Make no mistake about it… trading is not easy. Especially shorting stocks in one of the longest running bull markets in history.
However, as stock prices rise, valuations grow more and more out of line, eventually causing demand for stocks to dry up.
When will that point happen? No one knows for sure.
For now, shorting because a stock is “too high” remains a tough game to play.
Who can forget hedge fund manager Bill Ackman announcing to the world more than four years ago that Herbalife was “ponzi scheme.” Of course, he needed a 330+ page report to say all that.
Here’s the thing, when you short a stock you have to borrow shares from your broker. If shares of the stock you short starts to rise, it may cause further bullish momentum in the name as shorts are forced to cover.
In the world of trading we call that a short squeeze.
Now, imagine playing poker and you know what hand your opponent has. It makes the game a lot easier to win.
That said, other hedge funds started taking the other side of Ackman’s HLF trade. Most notable, billionaire investor Carl Icahn. Reports are that he bought the stock below $40 per share, as of the close of May 30, 2017, Herbalife was trading above $70 per share.
Icahn’s stake in Herbalife is more than 24% as he has enjoyed massive profits in the name.
As individual traders we are small fish in the ocean. It doesn’t take a billionaire like Carl Icahn to push us around.
That said, there is a small group of short sellers who publish research reports that have found a great deal of success over the years. One of those groups is Muddy Waters Research.
When they give out a short– traders listen.
But here’s the thing. Muddy Waters is not nearly as capitalized as a fund like the one Ackman runs. Shorting stock can be a dangerous game for a small trader… unless you use options.
You see, with options you can buy put options– a bearish bet that a stock will drop. The beauty behind buying puts is that your risk is limited to the premium spent.
If a baller like Carl Icahn steps in and takes the other side of the trade, you don’t have to worry about getting squeezed because you have defined risk.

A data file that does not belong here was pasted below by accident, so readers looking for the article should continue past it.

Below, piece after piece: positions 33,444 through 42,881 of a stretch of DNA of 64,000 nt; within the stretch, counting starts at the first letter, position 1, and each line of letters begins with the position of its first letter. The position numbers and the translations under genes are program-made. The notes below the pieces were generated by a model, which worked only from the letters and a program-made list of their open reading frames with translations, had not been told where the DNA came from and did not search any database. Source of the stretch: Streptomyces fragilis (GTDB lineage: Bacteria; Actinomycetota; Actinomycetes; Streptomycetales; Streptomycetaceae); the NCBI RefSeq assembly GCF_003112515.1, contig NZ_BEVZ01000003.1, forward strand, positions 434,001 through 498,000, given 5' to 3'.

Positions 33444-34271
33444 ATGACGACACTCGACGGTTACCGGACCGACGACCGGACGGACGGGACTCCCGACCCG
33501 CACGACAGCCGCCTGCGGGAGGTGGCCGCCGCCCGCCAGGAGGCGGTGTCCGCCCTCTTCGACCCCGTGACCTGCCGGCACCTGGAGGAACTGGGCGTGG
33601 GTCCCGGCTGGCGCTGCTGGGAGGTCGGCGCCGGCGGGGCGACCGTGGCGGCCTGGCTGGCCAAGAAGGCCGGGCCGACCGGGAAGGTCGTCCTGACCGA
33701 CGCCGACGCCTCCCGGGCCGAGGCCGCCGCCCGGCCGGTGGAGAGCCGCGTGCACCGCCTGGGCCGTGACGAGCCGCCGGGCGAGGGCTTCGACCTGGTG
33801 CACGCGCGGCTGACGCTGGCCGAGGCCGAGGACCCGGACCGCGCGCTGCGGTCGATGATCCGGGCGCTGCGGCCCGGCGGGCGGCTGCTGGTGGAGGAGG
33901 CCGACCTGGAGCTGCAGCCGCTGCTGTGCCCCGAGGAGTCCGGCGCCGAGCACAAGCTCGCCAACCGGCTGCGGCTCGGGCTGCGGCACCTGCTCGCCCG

This, my friends, is the smart way to short, especially if you plan on swing trading.
Now, on May 31, 2017, Muddy Waters Research issued this tweet:
About 30 minutes before the market open. The tweet was like a tease, “Hey, free money if you can guess what stock we are short.”
No offense, but trying to guess which Canadian stock they are talking about is like finding a needle in a haystack.
But maybe there is some other tell that you can use when tweets like this are made.
And you know what?
It’s in the options market.
But what do you look for?
Anything aggressive or out of line.
For example, at 9:40 AM, 10 mins after the market opened there was some aggressive put buying in Asanko Gold (AKG).
A trader came in and bought $2.5 puts expiring in July for about $0.80, 2400 times.
What was so alarming about this trade?
Well, the stock was trading around $1.84 at the time, and the bid/ask spread was $0.60 by $0.80, the trader had no problem lifting the offer and paying up. In addition, the implied volatility in those put options went from 59% to 120.9% …. A massive spike.
On a given day, AKG will trade less than 100 option contracts per day… to say that order was unusual is an understatement.
I probably don’t have to tell you what happened next…
Source: Trading View
The stock got halted after declining more than 30% from the previous day’s close. Those options had an intrinsic value of at least $1.21, a gain of at least $123K from that one option order.
Was it Muddy Waters Research who bought the puts or one of it’s clients?
Does it really matter?
After all, that’s up to the regulators to decide if there is any foul play there.
The point is, when an option trade is placed, it must be recorded and be made public information. There are services that pick up on this type of option activity, some even post it on twitter for free.
The key is to ask questions and try to figure out the motive behind some of these option trades.
Some thoughtful questions include:
Is there a near term catalyst like an earnings event?
Is the stock short sale restricted or hard to borrow?
Are options being bought aggressive on the ask side?
Is implied volatility spiking?
You need to dig deeper beyond seeing a large block trading and acting on it. If you acted on every large block trade, you’d eventually run out of money before the week is over.
Try putting more context behind what you see.
Some of the savviest short sellers in the game are using put options to express a short position. It’s a safer way to short because risk is defined.
Pay attention to what you see and try to put the pieces of the puzzle together.
Who knows, maybe you’ll be able to catch the next Muddy Waters Research short before its publicly announced through the options market.
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